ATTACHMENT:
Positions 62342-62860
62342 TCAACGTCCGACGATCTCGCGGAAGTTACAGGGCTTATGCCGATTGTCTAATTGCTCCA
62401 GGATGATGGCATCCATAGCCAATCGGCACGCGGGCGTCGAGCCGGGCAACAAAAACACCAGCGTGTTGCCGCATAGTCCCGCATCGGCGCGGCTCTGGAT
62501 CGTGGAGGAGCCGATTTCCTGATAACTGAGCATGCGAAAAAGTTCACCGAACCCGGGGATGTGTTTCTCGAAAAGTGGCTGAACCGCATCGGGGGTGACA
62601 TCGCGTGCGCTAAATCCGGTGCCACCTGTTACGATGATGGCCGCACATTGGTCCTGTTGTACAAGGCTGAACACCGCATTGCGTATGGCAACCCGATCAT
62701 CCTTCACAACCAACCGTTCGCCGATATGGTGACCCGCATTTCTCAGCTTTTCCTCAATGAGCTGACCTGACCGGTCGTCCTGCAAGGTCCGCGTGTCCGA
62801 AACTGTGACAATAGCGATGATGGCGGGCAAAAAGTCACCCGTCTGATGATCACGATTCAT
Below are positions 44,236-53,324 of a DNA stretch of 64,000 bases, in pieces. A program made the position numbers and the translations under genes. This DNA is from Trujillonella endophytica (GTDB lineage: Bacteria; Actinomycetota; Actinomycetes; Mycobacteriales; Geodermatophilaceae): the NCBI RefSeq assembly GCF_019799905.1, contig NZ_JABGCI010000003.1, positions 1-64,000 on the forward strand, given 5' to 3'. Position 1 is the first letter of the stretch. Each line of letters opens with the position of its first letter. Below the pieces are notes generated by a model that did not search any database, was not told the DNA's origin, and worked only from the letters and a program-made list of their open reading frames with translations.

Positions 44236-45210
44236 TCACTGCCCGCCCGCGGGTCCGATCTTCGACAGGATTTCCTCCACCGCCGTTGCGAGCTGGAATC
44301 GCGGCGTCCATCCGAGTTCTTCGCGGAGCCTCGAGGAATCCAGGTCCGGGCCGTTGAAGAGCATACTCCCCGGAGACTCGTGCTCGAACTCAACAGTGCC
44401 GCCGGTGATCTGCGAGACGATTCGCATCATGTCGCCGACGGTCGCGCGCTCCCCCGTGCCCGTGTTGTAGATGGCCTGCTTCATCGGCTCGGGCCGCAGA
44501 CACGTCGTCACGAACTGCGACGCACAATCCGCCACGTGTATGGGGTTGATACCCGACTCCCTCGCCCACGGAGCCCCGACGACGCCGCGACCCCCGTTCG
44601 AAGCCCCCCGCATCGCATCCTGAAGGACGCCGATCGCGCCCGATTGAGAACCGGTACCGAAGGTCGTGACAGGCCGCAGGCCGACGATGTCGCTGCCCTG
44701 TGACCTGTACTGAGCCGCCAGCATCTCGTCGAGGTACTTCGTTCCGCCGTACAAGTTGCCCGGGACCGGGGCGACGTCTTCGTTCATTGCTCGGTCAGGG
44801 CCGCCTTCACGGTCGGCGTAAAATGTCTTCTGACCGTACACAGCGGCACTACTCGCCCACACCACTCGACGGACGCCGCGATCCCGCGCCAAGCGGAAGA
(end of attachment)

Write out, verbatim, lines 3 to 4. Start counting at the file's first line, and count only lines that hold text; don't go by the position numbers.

62401 GGATGATGGCATCCATAGCCAATCGGCACGCGGGCGTCGAGCCGGGCAACAAAAACACCAGCGTGTTGCCGCATAGTCCCGCATCGGCGCGGCTCTGGAT
62501 CGTGGAGGAGCCGATTTCCTGATAACTGAGCATGCGAAAAAGTTCACCGAACCCGGGGATGTGTTTCTCGAAAAGTGGCTGAACCGCATCGGGGGTGACA